Dorothy Arzner height - How tall is Dorothy Arzner?

Dorothy Arzner (Dorothy Emma Arzner) was born on 3 January, 1897 in San Francisco, California, USA, is a director,editor,writer. At 82 years old, Dorothy Arzner height is 5 ft 4 in (163.0 cm).

Now We discover Dorothy Arzner's Biography, Age, Physical Stats, Dating/Affairs, Family and career updates. Learn How rich is She in this year and how She spends money? Also learn how She earned most of net worth at the age of 82 years old?

Popular As Dorothy Emma Arzner
Occupation director,editor,writer
Age 82 years old
Zodiac Sign Capricorn
Born 3 January 1897
Birthday 3 January
Birthplace San Francisco, California, USA
Date of death 1 October, 1979
Died Place La Quinta, California, USA
Nationality USA

We recommend you to check the complete list of Famous People born on 3 January. She is a member of famous Director with the age 82 years old group.

Dorothy Arzner Weight & Measurements

Physical Status
Weight Not Available
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Dating & Relationship status

She is currently single. She is not dating anyone. We don't have much information about She's past relationship and any previous engaged. According to our Database, She has no children.

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Dorothy Arzner Net Worth

She net worth has been growing significantly in 2018-19. So, how much is Dorothy Arzner worth at the age of 82 years old? Dorothy Arzner’s income source is mostly from being a successful Director. She is from USA. We have estimated Dorothy Arzner's net worth, money, salary, income, and assets.

Net Worth in 2020 $1 Million - $5 Million
Salary in 2019 Under Review
Net Worth in 2019 Pending
Salary in 2019 Under Review
House Not Available
Cars Not Available
Source of Income Director

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Timeline

2000

The subject of Canadian poet/playwright R.M. Vaughan's 2000 play "Camera, Woman", inspired by Arzner's last film, First Comes Courage (1943).

1986

She was posthumously awarded a Star on the Hollywood Walk of Fame at 1500 North Vine Street in Hollywood, California on January 24, 1986.

1979

She taught at UCLA until her death in 1979. She was honored in her own lifetime, becoming a symbol and role model for women filmmakers who desired entry into mainstream cinema.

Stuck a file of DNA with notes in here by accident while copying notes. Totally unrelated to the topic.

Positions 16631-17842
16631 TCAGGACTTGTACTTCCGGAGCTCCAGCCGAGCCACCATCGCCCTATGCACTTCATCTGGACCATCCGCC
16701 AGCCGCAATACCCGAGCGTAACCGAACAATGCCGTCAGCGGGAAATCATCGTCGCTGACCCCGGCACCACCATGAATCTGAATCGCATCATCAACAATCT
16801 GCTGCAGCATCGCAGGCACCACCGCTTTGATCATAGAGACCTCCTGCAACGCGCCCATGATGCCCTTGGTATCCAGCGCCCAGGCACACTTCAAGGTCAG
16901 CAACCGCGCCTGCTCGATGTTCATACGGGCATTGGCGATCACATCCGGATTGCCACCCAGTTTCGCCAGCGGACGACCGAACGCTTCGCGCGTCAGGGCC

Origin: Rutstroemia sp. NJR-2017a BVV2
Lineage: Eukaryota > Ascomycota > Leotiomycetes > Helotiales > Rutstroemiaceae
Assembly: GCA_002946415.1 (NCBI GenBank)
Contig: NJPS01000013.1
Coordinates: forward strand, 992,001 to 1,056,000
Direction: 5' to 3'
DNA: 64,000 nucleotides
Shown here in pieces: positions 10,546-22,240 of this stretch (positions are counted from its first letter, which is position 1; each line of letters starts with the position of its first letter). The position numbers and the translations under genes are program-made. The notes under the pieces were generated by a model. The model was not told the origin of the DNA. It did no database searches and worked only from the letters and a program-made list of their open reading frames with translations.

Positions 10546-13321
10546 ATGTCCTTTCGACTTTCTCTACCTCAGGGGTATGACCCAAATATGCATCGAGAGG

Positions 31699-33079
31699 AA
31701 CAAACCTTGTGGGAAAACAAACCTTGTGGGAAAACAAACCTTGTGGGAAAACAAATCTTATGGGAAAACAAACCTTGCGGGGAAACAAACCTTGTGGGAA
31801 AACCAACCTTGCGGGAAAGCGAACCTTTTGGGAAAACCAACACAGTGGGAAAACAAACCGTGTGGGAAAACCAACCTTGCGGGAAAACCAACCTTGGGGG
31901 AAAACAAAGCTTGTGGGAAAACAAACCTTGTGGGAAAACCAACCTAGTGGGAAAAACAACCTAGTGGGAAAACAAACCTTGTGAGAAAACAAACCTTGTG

1972

In 1972 the First International Festival of Women's Films honored her by screening "The Wild Party", and her oeuvre was given a full retrospective at the Second Festival in 1976.

1960

Since the rise of feminist scholarship in the 1960s, Arzner's movies have been seen as challenging the dominant, phallocentric mores of the times. Arzner was a lesbian, who cultivated a masculine look in her clothes and appearance (some feel as camouflage to hide the boy's club that was Hollywood). Many gay critics discern a hidden gay subtext in her films, such as "Christopher Strong". Whereas feminist critics see a critique of gender inequality in "Christopher Strong", lesbian critics see a critique of heterosexuality itself as the source of a woman's troubles. The very private Azner, the woman who broke the glass ceiling and had to survive, and indeed thrived, in the all-male world of studio filmmaking, refused to be categorized as a woman or gay director, insisting she was simply a "director. " She was right. Arzner did have less troubled and more productive collaborations with other actresses after her experience with Hepburn.

The feminist movement in the 1960s championed her.

1950

She also became a filmmaking teacher, first at the Pasadena Playhouse during the 1950s and 1960s and then at the University of California-Los Angeles campus during the 1960s and 1970s. At UCLA she taught directing and screenwriting, and one of her students was Francis Ford Coppola, the first film school grad to achieve major success as a director.

1943

In 1943 Arzner joined other top Hollywood directors such as John Ford and George Stevens in going to work for the war effort during World War Two. She made training films for the US Army's Women's Army Corps (WACs). That same year her health was compromised after she contracted pneumonia. After the war she did not return to feature film directing, but made documentaries and commercials for the new television industry.

1940

She has directed one film that has been selected for the National Film Registry by the Library of Congress as being "culturally, historically or aesthetically" significant: Dance, Girl, Dance (1940).